2010 Best Practice Awards

The ninth annual California Higher Education Sustainability Conference was held in June 2010, at the Los Angeles Trade-Technical College. The 2010 Best Practice Award recipients represent outstanding energy-efficiency and sustainability achievements of the UC, CSU, and CCC systems.

The case studies below have been documented in a summary format to highlight and share examples of innovative and cost-effective building technologies, design strategies, and building operations.

Best Overall Sustainable Design

Night view of CSU American River project

CSU Sacramento American River Courtyard
Through the use of highly efficient systems and technologies, the American River Courtyard residence hall has achieved exemplary energy savings. In addition, residents enjoy healthy and comfortable living spaces, in part a result of the projectís inclusive and responsive design process.


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Central Plant

DeAnza College Mediated Learning Center
With forward-looking learning environments and highly sustainable features, this project will house digital media tools that will modernize the academic experience. The project aims to transform a little-used area of campus into a major learning center, and create one of the college's touchstone buildings.


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Central Plant

UC Irvine Medical Education Building
The Medical Education Building is an excellent example of mixed-mode design, with a two-zone design which allows for maximizing the use of natural ventilation for passive cooling, while providing mechanical cooling when necessitated by seasonal or program requirements.


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Best HVAC Design/Retrofit

Exhaust stack retrofit at UC Irvine

UC Irvine Exhaust Stack Discharge Velocity Reduction
Careful analysis and wind tunnel testing identified opportunities for energy reduction by reducing exhaust air velocities at four campus labs. Retrofits incorporating variable frequency drives, exhaust stack extensions, and tuned control strategies resulted in significant cost and energy savings.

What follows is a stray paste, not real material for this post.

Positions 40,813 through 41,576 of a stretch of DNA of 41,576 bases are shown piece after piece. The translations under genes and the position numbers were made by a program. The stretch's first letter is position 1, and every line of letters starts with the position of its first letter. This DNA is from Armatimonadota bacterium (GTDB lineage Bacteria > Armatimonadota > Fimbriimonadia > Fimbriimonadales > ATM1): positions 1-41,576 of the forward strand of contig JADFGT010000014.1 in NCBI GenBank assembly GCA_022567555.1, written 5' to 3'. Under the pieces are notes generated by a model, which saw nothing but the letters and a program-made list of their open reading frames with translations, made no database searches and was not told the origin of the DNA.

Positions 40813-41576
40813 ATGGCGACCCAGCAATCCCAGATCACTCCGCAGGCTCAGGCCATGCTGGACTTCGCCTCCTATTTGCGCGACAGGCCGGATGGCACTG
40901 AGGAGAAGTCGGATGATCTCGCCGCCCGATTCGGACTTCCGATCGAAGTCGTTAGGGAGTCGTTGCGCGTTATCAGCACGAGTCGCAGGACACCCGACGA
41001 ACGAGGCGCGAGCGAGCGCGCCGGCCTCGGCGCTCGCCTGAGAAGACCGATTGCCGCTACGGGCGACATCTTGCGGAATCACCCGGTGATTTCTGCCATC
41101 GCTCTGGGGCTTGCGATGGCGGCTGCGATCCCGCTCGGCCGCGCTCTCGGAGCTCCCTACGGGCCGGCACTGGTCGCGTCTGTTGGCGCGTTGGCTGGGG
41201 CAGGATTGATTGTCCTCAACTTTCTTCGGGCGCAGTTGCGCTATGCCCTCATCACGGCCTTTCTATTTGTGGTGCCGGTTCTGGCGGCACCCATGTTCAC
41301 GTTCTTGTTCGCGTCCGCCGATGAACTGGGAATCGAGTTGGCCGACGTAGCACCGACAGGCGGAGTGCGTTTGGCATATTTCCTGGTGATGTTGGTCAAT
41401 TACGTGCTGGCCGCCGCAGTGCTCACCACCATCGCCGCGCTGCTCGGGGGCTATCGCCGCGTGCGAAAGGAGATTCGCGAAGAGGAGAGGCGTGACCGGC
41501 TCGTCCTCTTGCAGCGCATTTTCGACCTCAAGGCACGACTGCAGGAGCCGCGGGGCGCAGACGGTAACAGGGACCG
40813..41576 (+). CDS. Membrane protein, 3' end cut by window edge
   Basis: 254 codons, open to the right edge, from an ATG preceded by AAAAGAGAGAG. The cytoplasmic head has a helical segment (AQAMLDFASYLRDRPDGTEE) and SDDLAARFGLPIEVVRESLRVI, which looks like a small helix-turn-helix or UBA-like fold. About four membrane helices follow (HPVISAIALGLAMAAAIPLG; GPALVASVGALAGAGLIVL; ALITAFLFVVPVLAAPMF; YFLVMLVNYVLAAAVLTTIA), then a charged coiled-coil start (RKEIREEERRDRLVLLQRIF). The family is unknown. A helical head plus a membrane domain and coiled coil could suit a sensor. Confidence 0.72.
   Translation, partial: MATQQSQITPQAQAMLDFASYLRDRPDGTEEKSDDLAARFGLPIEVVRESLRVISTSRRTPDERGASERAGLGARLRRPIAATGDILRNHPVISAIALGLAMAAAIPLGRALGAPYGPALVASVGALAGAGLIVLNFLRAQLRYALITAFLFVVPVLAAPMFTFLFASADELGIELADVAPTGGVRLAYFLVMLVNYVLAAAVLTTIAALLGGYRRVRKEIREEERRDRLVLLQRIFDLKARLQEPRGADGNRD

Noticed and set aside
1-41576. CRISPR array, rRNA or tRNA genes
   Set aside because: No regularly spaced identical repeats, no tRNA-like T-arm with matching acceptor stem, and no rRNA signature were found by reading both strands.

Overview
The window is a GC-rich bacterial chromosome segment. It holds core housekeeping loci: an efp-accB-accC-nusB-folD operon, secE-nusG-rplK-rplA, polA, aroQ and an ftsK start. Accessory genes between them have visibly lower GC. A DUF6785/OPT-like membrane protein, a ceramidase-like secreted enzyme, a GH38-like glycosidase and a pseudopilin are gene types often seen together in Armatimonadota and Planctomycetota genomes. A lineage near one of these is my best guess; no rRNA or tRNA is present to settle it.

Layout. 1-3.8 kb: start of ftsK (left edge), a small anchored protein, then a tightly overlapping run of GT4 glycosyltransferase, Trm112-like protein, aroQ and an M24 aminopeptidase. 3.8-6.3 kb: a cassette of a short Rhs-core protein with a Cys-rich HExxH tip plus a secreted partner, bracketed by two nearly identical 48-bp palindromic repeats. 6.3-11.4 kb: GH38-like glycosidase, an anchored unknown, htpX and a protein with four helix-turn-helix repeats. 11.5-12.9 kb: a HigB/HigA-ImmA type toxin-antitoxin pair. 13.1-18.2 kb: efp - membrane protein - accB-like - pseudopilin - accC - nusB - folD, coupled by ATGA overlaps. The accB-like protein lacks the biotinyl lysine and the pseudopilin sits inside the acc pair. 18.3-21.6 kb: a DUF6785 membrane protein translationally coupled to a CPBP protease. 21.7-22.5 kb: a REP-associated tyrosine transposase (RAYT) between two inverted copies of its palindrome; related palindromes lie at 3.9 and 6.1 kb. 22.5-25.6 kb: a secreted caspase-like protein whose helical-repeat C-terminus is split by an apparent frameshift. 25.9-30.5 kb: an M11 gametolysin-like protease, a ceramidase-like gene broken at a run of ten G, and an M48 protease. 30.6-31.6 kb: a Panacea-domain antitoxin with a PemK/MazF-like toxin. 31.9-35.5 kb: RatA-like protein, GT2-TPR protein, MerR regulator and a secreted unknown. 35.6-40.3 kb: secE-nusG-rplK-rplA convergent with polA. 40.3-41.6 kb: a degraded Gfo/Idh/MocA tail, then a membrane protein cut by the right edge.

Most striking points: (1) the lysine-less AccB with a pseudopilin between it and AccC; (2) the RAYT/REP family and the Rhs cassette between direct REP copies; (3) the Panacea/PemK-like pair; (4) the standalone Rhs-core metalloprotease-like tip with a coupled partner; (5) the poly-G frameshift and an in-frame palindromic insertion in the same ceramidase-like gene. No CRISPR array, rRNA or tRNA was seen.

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Central Plant

Los Angeles Pierce College, Near Net-Zero Maintenance and Operations Complex
A new central plant will employ numerous innovative renewable and energy efficient technologies in order to supply electricity, heating and cooling to two new facilities, bringing the projectís net energy use close to zero.


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Central Plant

Cal Poly San Luis Obispo, Student Recreation Expansion and Remodel
The centerís indirect/direct evaporative cooling system will take advantage of the local dry climate to create a comfortable indoor environment while reducing utility and maintenance costs. The variable air volume design will supply 100 percent outside air while outperforming Title 24 by 24 percent.


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Best Lighting Design/Retrofit

UCSD Lighting at the SRC

UC San Diego Sustainability Resource Center DC-DC Lighting Project
This project is the first installation of a DC lighting system to use photovoltaic cells as the primary power source. With advanced controls, LED lighting, an energy dashboard, and a plug-and-play platform, the project is a living lab for renewable and low-energy technologies.


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Central Plant

San Jose State University King Library Lighting Retrofit
Through creative fixture prototyping, an extensive lighting retrofit reduced building energy use by 25 percent, bringing the total well below the initial design goal. New lamp and ballast combinations extend lamp life and reduce maintenance costs.


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Central Plant

Copper Mountain College Comprehensive Lighting Retrofit
Bond funding enabled a wide range of energy improvements, including the retrofitting of all interior and exterior fixtures, installation of new ballasts and occupancy sensors, and integration with a campus-wide energy management system.


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Monitoring-Based Commissioning (MBCx)

View of Yolo Hall

CSU Chico Yolo Hall
Retro-commissioning measures improved building energy performance at Yolo Hall by focusing primarily on HVAC control strategies, resulting in an annual reduction of 23 percent in natural gas consumption, and a 13 percent reduction in total building electricity use.


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Central Plant

UC Berkeley Le Conte Hall
An MBCx effort reduced energy consumption at LeConte Hall by 25 percent. Improvements to control schedules and economizer operation allowed for 24-hour chilled water for research needs, yet still exceeded the projectís electrical energy savings goals by a factor of four.


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Credits: The 2010 Best Practice case studies were edited by David Lehrer of the Green Building Research Center. Contributing authors include Chris Hammer, Miriam Landman, Trista Little, and Ben Rosenblum.

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